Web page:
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Arrays: A Tutorial/Referenceby jdporter (Canon)
|on Jan 27, 2009 at 19:08 UTC||Need Help??|
Arrays: A Tutorial/Reference
Array is a type of Perl variable. An array variable is an ordered collection of any number (zero or more) of elements. Each element in an array has an index which is a non-negative integer. Perl arrays are (like nearly everything else in the language) dynamic:
Actually, the values of Perl array elements can only be scalars. This may sound like a limitation, if you think of scalars only as comprising numbers and strings; but a scalar can also be a reference to any perl data variable type – scalar, array, hash, etc. Therefore, by storing a reference to any data type in an array's elements, arbitrarily complex data structures are possible. Other scalar types, such as filehandles and the special undef value, are also naturally allowed in the elements of an array.
So, given those characteristics of a Perl array, what kinds of things would you want to do with it? That is, what operations should be able to act on it? You might conceive different sets of operations, or interfaces, depending on how you expect to use an array in your program:
Here are the fundamental Perl array operations:
This tutorial focuses specifically on the array variable type. There are many things you can do in Perl with lists which will also work on arrays; for example, you can iterate over their contents using foreach. Those things are not discussed here. Also: What is the difference between a list and an array?
Initialize an array
Simple assignment does the job:
The key points are that
element 0 will contain 'a', element 1 will contain 'b', and so on.
Whenever an array is assigned to en masse like this, any contents it may have had before the assignment are removed!
Clear an array
Simply assign a zero-length list:
Assigning a value such as undef, 0, or '' will not work! Rather, it will leave the array containing one element, with that one value. That is,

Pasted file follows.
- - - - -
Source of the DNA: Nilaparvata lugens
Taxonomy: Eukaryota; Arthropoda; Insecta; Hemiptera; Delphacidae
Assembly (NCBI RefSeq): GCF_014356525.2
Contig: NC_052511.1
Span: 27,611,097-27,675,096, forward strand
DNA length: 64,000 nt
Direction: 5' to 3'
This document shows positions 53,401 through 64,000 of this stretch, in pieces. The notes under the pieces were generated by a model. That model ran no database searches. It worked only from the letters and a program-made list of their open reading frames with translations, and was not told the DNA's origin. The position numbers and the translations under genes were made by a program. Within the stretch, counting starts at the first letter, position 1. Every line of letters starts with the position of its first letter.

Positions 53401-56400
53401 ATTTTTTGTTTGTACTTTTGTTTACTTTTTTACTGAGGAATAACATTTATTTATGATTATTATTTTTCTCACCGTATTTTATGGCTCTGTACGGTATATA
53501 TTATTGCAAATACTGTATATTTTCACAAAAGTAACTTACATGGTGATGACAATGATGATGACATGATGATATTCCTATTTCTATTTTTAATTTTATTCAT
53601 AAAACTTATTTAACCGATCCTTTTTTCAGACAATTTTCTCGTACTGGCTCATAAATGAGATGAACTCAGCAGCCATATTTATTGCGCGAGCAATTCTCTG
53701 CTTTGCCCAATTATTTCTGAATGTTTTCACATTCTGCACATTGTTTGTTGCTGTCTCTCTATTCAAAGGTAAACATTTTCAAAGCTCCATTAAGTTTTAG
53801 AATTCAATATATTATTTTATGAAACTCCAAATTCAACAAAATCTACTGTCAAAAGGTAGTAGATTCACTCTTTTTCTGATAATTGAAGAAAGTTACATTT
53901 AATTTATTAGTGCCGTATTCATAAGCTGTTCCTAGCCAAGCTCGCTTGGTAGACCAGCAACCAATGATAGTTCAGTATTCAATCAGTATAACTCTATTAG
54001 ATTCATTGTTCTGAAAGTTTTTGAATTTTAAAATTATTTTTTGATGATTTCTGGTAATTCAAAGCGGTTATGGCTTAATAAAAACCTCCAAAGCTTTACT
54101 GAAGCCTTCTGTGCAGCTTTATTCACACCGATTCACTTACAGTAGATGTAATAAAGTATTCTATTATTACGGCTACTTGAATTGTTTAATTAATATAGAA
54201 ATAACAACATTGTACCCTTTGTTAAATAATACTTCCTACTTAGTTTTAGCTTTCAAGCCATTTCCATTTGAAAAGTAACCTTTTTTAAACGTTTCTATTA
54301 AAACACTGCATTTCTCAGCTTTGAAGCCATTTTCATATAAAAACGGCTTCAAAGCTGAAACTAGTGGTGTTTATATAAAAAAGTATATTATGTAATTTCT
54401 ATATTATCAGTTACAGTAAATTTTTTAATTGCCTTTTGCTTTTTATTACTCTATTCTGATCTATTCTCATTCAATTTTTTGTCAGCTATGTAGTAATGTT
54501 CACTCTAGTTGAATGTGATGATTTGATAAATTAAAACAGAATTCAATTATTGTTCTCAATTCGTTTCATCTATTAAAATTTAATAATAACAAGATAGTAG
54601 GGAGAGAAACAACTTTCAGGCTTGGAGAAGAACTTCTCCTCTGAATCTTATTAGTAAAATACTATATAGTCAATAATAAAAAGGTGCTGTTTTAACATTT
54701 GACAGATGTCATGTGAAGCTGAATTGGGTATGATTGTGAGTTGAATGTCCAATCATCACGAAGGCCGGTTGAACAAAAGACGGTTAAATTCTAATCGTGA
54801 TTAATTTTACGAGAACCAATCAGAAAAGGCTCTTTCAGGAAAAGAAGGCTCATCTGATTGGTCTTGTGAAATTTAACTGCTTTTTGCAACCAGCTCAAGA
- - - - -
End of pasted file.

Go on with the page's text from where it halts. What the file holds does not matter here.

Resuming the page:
are functionally identical.
Note that if your goal is to assign the one-element list (0) to the array, omitting the parentheses is considered to be bad style, though technically they are not strictly necessary in this case.
Get count of elements
To get the "length" or "size" of an array, simply use it in a scalar context. For example, you can "assign" the array to a scalar variable:
and the scalar variable will afterwards contain the count of elements in the array. Other scalar contexts work as well:
(Yes, print gives its arguments list context, but the dot (string concatenation) operator takes precedence.)
You can always force scalar context on an array by using the function named scalar:
Note that this is a get-only property; you cannot change the length of the array by assigning a scalar to the array variable. For example, @array=0 does not empty the array (as stated in the previous section, Clear an array).
Get the highest index
Often, you want to know what is the highest index in an array — that is, the index of its last element. Perl provides a special syntax for obtaining this value:
This is useful, for example, when you want to create a list of all the indices in an array:
Unlike scalar(@array), $#array is a settable property. When you assign to an array's $#array form, you cause its length (number of elements) to grow or shrink accordingly. If the length increases, the new elements will be uninitialized (that is, they'll be undef). If the length decreases, elements will be dropped from the end. (Note, however, that perl dynamically sizes arrays, so forcing the length of an array like this is not something you'd normally need to do.)
Clear an array - Round 2
Given that $#array is assignable, you can clear an array by assigning -1 to its $#array form. (Why -1? Well, that's what you see in $#array if @array is empty.) Generally, this is not considered good style, but it's acceptable.
Another way to clear an array is undef @array. This technique should be used with caution, because it frees up some memory used internally to hold the elements. In most cases, this isn't worth the processing time. About the only situation in which you'd want to do this is if @array has a huge number of elements, and @array will be re-used after being cleared but will not hold a huge number of elements again.
Beware: As mentioned above in Clear an array, assigning @array = undef does not clear an array. Unlike the case with scalars, @a=undef and undef(@a) are not equivalent!